What will all this mean for Massachusetts, for the nation, and for marriage? The media will show the nation a mass of smiling couples today--basking in their newly-declared "right" to marry. Commentators will describe this historic day as a monument on the road to the full liberation of homosexuals, the complete normalization of homosexuality, and the total flexibility of marriage. Where is the harm?, they will ask.
The harm is first to the institution of marriage itself. Today, the State of Massachusetts joins the Netherlands, Belgium, and three provinces of Canada as the only major jurisdictions where homosexual couples can marry. If this decision stands, marriage will never be the same again. Humanity's most venerable and cherished institution has been redefined by a secular elite in the name of liberation--and it will inevitably be destroyed in the process.
The Massachusetts court ruled that marriage should be seen as a basically secular institution, and thus is open to secular reinterpretation and redefinition. But this logic ignores the fact that church and state have shared a common understanding of marriage at the basic level--that it is the union of a man and a woman. That stands no more. From this point onward, the believing church must know that its definition of marriage is not shared by the state. This will lead to truly tragic levels of confusion--and perhaps even to coercion.
C. S. Lewis rightly described the Christian understanding of marriage as "based on Christ's words that a man and his wife are to be regarded as a single organism." As he continued, "The male and the female were to be combined together in pairs, not simply on the sexual level, but totally combined."
Marriage was given to humanity at creation, when God instituted marriage as the most basic unit of human civilization--the most fundamental building block of society. Marriage regulates sexuality, provides the man and woman with protection and partnership, and creates context for procreation and the successful raising of children. Marriage creates the household and establishes the family unit. Without marriage, social and sexual anarchy are set loose, and human suffering will inevitably follow.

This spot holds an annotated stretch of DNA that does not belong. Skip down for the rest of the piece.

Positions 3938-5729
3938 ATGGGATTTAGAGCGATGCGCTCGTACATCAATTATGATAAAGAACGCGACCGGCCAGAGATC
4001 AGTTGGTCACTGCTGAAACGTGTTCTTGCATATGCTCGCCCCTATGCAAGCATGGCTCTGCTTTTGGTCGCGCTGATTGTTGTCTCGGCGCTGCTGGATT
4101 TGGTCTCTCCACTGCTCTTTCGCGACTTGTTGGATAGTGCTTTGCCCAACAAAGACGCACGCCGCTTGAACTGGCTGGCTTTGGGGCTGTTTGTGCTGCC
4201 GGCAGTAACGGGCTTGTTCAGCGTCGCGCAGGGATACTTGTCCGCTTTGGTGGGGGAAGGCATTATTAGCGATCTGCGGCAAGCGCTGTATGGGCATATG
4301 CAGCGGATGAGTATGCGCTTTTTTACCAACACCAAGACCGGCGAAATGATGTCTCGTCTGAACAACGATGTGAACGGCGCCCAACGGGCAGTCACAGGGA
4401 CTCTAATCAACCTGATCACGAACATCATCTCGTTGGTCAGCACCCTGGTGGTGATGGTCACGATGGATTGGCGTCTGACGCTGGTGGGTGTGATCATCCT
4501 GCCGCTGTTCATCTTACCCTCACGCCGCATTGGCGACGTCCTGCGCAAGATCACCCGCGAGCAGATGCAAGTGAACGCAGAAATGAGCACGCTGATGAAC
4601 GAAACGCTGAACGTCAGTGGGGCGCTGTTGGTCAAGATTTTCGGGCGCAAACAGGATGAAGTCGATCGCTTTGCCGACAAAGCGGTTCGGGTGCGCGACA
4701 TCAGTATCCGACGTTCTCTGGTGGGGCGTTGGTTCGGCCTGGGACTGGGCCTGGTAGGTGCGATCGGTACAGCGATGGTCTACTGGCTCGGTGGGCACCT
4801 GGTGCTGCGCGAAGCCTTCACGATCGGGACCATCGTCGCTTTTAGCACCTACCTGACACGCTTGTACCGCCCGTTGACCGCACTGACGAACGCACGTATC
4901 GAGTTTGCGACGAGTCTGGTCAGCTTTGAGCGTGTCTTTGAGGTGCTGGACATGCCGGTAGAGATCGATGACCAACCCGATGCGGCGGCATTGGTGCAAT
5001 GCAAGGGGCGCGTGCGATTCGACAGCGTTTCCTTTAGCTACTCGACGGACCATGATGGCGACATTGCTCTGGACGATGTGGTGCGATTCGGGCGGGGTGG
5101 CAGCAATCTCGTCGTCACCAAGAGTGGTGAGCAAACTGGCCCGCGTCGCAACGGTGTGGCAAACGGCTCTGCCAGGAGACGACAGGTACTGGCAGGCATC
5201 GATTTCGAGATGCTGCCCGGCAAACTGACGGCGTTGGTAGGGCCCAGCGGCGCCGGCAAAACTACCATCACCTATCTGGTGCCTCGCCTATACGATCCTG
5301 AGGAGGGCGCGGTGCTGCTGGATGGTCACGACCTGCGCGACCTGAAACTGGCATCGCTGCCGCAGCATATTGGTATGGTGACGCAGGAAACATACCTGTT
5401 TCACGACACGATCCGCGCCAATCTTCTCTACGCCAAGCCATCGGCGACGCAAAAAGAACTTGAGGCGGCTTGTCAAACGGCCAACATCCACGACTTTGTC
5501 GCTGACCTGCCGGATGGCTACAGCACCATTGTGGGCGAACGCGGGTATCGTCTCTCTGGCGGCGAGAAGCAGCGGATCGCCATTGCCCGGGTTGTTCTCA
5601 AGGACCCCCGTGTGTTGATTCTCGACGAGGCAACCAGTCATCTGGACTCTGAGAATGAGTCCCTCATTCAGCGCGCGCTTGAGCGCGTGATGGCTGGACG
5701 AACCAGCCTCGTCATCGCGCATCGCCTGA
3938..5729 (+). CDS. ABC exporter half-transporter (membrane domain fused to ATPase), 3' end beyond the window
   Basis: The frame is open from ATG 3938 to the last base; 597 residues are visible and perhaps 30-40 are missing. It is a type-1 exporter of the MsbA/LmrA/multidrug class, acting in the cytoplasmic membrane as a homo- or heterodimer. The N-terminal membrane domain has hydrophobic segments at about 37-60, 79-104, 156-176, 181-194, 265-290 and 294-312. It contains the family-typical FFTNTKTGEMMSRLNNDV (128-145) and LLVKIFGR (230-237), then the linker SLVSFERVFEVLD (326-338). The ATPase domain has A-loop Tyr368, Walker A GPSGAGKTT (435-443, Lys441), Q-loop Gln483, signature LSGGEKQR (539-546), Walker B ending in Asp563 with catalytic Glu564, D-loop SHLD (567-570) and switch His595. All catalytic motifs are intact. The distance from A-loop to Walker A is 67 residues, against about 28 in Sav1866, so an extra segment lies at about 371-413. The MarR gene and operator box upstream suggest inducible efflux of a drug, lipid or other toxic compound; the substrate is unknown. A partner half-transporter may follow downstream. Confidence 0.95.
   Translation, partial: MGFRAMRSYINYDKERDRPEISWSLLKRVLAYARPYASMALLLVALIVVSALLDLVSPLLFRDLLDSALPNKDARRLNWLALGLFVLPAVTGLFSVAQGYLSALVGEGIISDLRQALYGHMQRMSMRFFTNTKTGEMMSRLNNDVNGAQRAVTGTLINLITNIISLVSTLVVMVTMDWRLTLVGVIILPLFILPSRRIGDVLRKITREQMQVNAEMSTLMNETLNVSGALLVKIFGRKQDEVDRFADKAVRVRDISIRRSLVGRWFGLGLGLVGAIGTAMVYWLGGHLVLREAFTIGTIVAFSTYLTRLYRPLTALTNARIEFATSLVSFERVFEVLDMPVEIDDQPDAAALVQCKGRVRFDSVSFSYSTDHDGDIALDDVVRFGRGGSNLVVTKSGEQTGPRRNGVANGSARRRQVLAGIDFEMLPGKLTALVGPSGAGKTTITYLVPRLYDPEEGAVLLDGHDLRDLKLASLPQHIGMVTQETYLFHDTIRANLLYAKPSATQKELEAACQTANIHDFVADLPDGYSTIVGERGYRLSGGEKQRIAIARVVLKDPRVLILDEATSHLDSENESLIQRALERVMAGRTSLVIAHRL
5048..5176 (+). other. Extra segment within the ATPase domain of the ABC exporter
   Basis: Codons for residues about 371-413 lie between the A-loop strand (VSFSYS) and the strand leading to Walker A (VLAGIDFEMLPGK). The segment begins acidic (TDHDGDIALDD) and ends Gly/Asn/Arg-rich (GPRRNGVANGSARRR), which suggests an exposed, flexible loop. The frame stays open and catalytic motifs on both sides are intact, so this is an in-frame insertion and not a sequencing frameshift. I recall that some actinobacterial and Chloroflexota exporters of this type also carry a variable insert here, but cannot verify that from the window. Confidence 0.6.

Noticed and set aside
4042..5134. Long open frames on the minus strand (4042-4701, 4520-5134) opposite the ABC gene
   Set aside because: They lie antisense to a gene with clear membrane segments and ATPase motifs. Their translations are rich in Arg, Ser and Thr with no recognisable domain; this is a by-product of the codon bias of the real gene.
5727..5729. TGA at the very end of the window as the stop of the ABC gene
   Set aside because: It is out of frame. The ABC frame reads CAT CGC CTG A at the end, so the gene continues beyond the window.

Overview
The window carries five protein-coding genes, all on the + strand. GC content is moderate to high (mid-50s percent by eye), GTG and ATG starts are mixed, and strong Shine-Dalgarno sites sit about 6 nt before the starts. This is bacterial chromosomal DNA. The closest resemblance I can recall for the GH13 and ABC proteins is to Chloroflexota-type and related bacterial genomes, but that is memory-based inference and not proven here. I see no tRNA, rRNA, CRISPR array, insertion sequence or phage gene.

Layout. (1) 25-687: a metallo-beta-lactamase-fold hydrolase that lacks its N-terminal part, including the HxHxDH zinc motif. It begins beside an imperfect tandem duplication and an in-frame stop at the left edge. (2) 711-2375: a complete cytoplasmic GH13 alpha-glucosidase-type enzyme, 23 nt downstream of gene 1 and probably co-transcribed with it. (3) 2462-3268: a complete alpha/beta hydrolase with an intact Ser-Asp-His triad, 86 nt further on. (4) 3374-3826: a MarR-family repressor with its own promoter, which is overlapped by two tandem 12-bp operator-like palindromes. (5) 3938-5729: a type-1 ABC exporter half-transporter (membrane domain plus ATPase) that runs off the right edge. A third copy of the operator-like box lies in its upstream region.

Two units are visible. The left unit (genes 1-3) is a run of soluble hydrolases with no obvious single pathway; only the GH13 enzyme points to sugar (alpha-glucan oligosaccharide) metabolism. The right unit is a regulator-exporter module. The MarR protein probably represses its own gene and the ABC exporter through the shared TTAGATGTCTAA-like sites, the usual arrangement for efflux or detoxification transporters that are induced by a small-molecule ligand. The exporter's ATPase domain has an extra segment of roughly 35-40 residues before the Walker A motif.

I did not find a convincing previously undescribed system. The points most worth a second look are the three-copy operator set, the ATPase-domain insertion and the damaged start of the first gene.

None of this will be obvious in the media coverage today. Instead, reporters and analysts will tell the nation that happy couples were joined in homosexual marriages--and that marriage still stands. It will, of course--at least for a time. But, like a crack that begins in the corner of a window and then slowly spreads across the pane, marriage will suffer the slow death of a thousand insults. Once marriage no longer means the union of a man and a woman, it can and will mean anything. Once it means anything, it means nothing. Only those who define marriage by a transcendent standard will retain the cherished memory of what marriage once was--and among biblical Christians, what marriage must always be.
A conservative, said Russell Kirk, "is a person who sees human society as an immortal contract between God and man, and between the generations that are dead, and the generation that is living now, and the generations which are yet to be born." We now witness the breaking of this immortal contract. The State of Massachusetts--ruled by a tiny elite of activist judges and encouraged by a brigade of renegade religious leaders--will now break the contract that would receive marriage from our ancestors and pass it on intact to our children and to our children's children.
This is a day that will live in moral infamy. The attacks on Pearl Harbor, New York, and Washington awakened the nation to peril and called citizens to action. That must happen once again, as millions of Americans must now awaken to the fact that an out-of-control judiciary and an army of social engineers are forcing their will upon us. If the Massachusetts decision is allowed to stand, this nation faces nothing less than moral disaster. America is now a nation at war with itself, and with marriage.
R. Albert Mohler, Jr. is president of The Southern Baptist Theological Seminary in Louisville, Kentucky. For more articles and resources by Dr. Mohler, and for information on The Albert Mohler Program, a daily national radio program broadcast on the Salem Radio Network, go to www.albertmohler.com. For information on The Southern Baptist Theological Seminary, go to www.sbts.edu. Send feedback to [email protected].